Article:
RESEARCH ARTICLE


Study of the Characteristics of Floating and Sunken Oil in Seawater Exposed to Long Term Weathering



Zhiyu Yan*, Bing Sun, Shili Yang, Yue Liu, Hui Liu, Qiaomin Wang
College of Environmental Science and Engineering, Dalian Maritime University, Dalian, 116026, P.R. China.


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Yan et al.; Licensee Bentham Open

open-access license: This is an open access article distributed under the terms of the Creative Commons Attribution 4.0 International Public License (CC-BY 4.0), a copy of which is available at: https://creativecommons.org/licenses/by/4.0/legalcode. This license permits unrestricted use, distribution, and reproduction in any medium, provided the original author and source are credited.

Correspondence: * Address correspondence to this author at the Linghai Road, Dalian, P.R. China. Tel: 0411-84724326; E-mail: yanzy@dl.cn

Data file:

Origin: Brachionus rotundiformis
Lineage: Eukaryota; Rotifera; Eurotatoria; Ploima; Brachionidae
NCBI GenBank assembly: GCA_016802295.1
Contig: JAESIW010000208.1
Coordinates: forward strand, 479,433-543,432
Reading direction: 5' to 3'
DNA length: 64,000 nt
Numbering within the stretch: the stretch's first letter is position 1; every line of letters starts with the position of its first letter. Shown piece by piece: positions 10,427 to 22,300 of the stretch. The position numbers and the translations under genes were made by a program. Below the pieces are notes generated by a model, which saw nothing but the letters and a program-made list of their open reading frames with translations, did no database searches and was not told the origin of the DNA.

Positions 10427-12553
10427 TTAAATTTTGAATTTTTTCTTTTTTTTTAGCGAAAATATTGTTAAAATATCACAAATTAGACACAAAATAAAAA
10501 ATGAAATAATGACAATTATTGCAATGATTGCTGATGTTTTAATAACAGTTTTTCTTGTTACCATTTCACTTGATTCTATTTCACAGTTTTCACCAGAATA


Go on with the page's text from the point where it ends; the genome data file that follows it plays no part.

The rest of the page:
Abstract

How the oil spill compositions change in the weathering process is an important topic for marine environment protection. In this study, long-term weathering simulation tests were conducted for 2 kinds of crude oils from the platforms of different blocks in Bohai Sea and 2 kinds of heavy marine fuel oils. Both floating oils and oils sunken in the seawater were analyzed. Gas chromatography (GC) results showed that light components (<C17) within floating oils underwent complete weathering, while sunken oils can maintain a little (such as C16). Fluorescence spectra revealed that polycyclic aromatic hydrocarbons experienced the same degree of weathering in floating and sunken oils, and fuel oils lost their fluorescent characteristics in contrast with the crude oils. The vanadium content in fuel oils decreased significantly after weathering, but still about one order of magnitude higher than those in the crude oils. A method is proposed here for judging whether the oil sampled has sunken to the sea floor before floating up as the basis for further identification of its sources.

Keywords: Floating oil, Long-term weathering, Sunken oil, Gas chromatography, Fluorescent spectroscopy.